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We have an Oracle database of roughly 100 GB that runs on top of a Windows Server 2k3R2 VM in ESX in a 1 socket, 1 core configuration. Whenever it has to handle a major query it seems to get "pegged" for the duration of that query (50% - 75% CPU utilization) and in some cases limits functionality of applications that use it. The most typical case is when we run massive reports, the query alone will significantly slow down application performance while the query is being run, as if it is queuing the tasks up. My question is: will "upgrading" the VM to a 1 socket, 2 core configuration significantly improve this "pegging" issue?

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This is easy enough to test, right? Shutdown, modify VM parameters, boot, run reports, benchmark... – ewwhite Jul 4 '12 at 7:06
up vote 6 down vote accepted

That depends. If the CPU utilization is from user, then the answer is most likely "yes". If the CPU utilization is from iowait, then you're wasting your money until you upgrade your storage system. If it's mostly from system, then you probably have a driver or hardware device that is taking up too many interrupt resources (network card, maybe?)

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Well this is a VM so there are no real costs associated with making this a dual-core... but I see your point. How would you recommend I go about determining the source of CPU utilization as you broke down? – tacos_tacos_tacos Jun 13 '12 at 20:38
If you're in *nix, use top. – Hyppy Jun 13 '12 at 20:41
Unfortunately it is running on Windows Server 2k3R2 – tacos_tacos_tacos Jun 13 '12 at 20:41
In Windows, you're going to need to dig into PerfMon. That's an entirely separate topic though, so take a look here to start: – Hyppy Jun 13 '12 at 20:45
+1 for being the only one pointing out that basically this is most likely an IO problem to start with. ESX is not known for super high IO and it would make sense that to assume the IO subsystem is not designed for database requirements. – TomTom Jul 4 '12 at 8:17

I am pretty sure any upgrade in CPU (count) will have performance benefits, as long as you add these to the virtual machine also. Make sure you don't over commit though. That is, say you have 4 virtual machines on a 32 GB server and you assign each virtual machine 25 GB of RAM.

However in my opinion you are limiting yourself with oracle running in a virtual environment.

I would seriously consider running oracle on a dedicated server without the virtualisation layer. Oracle is quite a beast and needs all the resources it can get. Also use a hardware raid10 with at least 8 disks, the more disks the better. That also applies to the ESXi server.

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Memory is not an issue - we enforce quotas that cap memory to physical limit, and memory is never "pegged" while the CPU is being pegged - no swapping seems to be occurring at the os OR hypervisor layers – tacos_tacos_tacos Jun 13 '12 at 20:39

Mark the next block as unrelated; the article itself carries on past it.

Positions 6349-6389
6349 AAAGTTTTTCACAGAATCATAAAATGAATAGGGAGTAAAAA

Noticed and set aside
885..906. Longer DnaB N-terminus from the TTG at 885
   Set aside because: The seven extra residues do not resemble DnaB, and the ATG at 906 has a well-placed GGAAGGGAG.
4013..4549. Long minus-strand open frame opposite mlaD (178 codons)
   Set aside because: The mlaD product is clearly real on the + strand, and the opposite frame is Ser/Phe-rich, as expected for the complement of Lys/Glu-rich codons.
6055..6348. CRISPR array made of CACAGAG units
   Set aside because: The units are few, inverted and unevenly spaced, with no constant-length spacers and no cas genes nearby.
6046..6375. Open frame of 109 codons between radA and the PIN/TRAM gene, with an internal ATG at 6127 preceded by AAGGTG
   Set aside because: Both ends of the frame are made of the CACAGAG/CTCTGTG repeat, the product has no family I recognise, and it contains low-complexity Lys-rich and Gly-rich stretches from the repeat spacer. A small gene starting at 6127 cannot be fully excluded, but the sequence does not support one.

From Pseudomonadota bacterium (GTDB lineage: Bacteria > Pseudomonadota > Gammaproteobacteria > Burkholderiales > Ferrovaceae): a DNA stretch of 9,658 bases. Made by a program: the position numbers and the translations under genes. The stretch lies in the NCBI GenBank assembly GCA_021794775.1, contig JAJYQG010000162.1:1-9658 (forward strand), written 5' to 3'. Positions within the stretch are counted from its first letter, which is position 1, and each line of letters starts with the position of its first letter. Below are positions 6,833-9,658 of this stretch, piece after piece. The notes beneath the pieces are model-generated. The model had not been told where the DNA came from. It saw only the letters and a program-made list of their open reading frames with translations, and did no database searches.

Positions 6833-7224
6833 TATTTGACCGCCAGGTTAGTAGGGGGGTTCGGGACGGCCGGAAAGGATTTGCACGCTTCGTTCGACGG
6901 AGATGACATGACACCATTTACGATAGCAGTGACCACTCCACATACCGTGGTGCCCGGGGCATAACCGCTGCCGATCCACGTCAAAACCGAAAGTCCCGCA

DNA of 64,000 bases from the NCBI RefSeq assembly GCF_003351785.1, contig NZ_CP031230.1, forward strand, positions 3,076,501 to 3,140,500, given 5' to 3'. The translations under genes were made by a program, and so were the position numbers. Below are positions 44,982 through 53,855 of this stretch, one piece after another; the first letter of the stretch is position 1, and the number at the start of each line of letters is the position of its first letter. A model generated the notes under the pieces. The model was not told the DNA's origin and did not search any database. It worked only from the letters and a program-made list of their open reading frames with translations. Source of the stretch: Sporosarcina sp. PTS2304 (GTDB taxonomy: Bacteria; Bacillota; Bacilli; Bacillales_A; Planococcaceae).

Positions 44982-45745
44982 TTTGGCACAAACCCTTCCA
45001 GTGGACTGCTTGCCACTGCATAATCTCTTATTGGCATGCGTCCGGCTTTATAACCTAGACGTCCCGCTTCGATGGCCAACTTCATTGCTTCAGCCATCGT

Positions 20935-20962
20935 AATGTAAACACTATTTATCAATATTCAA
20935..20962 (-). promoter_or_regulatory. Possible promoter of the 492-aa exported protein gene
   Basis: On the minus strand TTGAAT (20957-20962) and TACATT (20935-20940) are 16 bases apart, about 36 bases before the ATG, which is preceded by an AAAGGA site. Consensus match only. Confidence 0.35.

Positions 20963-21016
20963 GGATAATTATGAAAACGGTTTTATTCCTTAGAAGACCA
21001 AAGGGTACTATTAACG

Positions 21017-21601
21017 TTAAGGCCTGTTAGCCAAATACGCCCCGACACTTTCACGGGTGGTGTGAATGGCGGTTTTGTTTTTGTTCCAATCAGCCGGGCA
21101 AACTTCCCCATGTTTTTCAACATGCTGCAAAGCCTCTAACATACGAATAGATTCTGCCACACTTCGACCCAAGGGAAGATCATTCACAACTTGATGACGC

-1. Databases are notorious for being IO bound, not processor bound. – TomTom Jul 4 '12 at 8:16

This greatly depends on how much parallelizable is Oracle's work, i.e. on the specific query that is being run. Generally speaking, a DBMS is a highly parallel application, so it should benefit from having more CPUs; but some workloads might not benefit from it at all.

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-1. Generally speaking databases are VERY likely to be IO bound a lot more than processor bound. – TomTom Jul 4 '12 at 8:16
Generally true, but a single-CPU single-core server is much more likely to become CPU bound. – Massimo Jul 4 '12 at 8:29
Except he is not as per question. – TomTom Jul 4 '12 at 11:57

Having more than one core for the database engine will help in performance. Oracle has several core processes which all have to compete on CPU time if there is too few of them. Additionally when you introduce capacity consuming user sessions (queries for example) competition gets worse. So, yes, it will help. Oracle is built to have and use a multi-CPU platform. Additionally if you run the application services in the same server, there is no question about it.

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-1. Databases are notorious for being IO bound, not processor bound. – TomTom Jul 4 '12 at 8:16
@TomTom This is correct, in general. However, in this case we are told that the DBS size is 100G, there is only one vCPU and significant raise in CPU consumption during the query. These facts indicate that CPU power may be the bottleneck. However, since disk I/O plays a major role in databases, it would also be important to analyze the behavior of the database deeper for example with Statspack. That would also tell if the CPU really is what is needed. – STi Jul 4 '12 at 9:56
Ah, no. We are told CPU utilization is between 50% and 75%. Do not cherry pick ONE little item, read the whole question. – TomTom Jul 4 '12 at 11:58

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